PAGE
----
In 1998 I had the pleasure of working with one of my heroes, Peter Gabriel. I was booked to do a jazz session at Real World and to be there at 10am. On my arrival, I was told it was a session for, and with, Peter himself. The band was made up of fellow jazzers so there was a nice vibe and to hear Peter singing these standards, was just amazing. I wish I had tapes of the session as it was so much fun. He was great to work with and he looked after us all so well for the whole day, a real nice musical memory.

As a jazz drummer I have been very lucky to have played in trio’s at gigs and festivals that have backed visiting front men such as Jason RebelloJohn Critchenson, Alan Barnes, Art ThemenDerek Nash, Chris Biscoe, Andy SheppardTommy Whittle, Jim Mullen, Dick Pearce etc.

Worth noting in the jazz field as well was the fortnightly jazz gig with the Bath sax player Danny Sheppard. This quartet played at The Farmhouse but also around the country and to play with such a great man for many years was an awesome experience. I learnt so much about music and life from Danny and I can’t thank him enough for gracing me with his playing and friendship.

In 2007 I was approached by bass player Charlie Jones (Goldfrapp) to play for the new Siouxsie Sioux touring band. I heard the album ‘Mantaray‘ and loved her new sound and could hear the possibilities in the music for my playing. The set has me playing full on punk, latin, ¾ jazz brushes, triggers, playing with and firing off samples, and lots of click track work. All this I love and with a band of great musicians it is a pleasure to work with everybody on such a great project.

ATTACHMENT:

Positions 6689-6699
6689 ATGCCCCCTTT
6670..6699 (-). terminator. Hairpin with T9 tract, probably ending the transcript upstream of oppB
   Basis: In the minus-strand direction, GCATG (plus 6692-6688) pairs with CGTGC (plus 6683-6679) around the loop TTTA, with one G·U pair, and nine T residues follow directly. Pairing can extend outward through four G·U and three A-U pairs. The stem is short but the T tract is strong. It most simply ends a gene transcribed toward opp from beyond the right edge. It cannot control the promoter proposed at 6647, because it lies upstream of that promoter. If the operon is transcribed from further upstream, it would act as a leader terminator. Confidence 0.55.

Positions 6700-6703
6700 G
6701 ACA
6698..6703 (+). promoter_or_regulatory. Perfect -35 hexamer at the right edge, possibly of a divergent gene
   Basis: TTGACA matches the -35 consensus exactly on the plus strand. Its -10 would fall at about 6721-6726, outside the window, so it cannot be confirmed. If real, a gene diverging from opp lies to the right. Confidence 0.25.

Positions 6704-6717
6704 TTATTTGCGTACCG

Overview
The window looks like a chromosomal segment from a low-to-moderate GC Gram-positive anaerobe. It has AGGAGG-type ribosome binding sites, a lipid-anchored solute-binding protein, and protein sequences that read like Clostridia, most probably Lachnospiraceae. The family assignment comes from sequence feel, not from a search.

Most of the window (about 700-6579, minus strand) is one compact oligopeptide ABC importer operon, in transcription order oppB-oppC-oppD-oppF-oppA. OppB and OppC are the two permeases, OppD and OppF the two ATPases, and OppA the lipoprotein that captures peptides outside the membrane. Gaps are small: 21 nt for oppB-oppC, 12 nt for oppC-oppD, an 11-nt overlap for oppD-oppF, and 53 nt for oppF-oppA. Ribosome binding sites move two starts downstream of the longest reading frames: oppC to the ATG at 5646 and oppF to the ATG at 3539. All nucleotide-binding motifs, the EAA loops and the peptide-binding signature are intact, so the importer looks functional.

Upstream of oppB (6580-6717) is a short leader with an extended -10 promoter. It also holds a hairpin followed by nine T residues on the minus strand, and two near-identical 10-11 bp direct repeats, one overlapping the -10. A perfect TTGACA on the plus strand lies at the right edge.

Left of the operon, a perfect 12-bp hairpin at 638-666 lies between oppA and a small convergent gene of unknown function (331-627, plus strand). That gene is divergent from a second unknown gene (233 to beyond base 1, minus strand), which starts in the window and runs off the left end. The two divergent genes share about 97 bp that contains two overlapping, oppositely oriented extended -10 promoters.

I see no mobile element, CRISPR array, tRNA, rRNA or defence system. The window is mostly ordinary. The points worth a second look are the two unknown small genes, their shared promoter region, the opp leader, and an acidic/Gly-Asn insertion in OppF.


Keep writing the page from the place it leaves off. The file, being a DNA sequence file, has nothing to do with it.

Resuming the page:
Siouxsie is great to work with and she allowed me to put my stamp on the older Banshees’ songs, which I did without ever taking anything away from the original drum parts.

The experience and exposure from this project was huge with Jools Holland and Jonathan Ross TV appearances as well as selling out big venues around the world.

Having many famous faces coming to Siouxsie gigs is something that I have got used to, but seeing Gary Numan at many of our shows, stood there watching me, was ALWAYS something of a buzz!!

In 2012 I moved to endorsing DW Drums and it was a real pleasure to work with a drum company that really supports its artists. The company look after me wherever I am in the world with excellent drum kits both in the studio and on the stage. My Collectors drum kit is a dream and sounds awesome every time I use it.

The musicians I’ve worked with over the past few years: Loreena McKennitt, Laura Pausini, Michel Polnareff, David Rhodes, Goldfrapp, Simple Minds, Charlie Jones, Andy Partridge, Miles Kane, Black Box, Jason Rebello, Roger Cook, Alan Barnes, Pete Gage, Colin Moulding have all brought new experiences/challenges and I continue to learn on every gig/session.

I’ve also written articles in the world famous drum magazine Modern Drummer and travelled all over the world to perform concerts and drum clinics. Being asked to perform on the Drum Channel was a real buzz, my hour long show was broadcast ‘live’ on the internet in 2012 and that was a really big career moment for me.

Robert Brian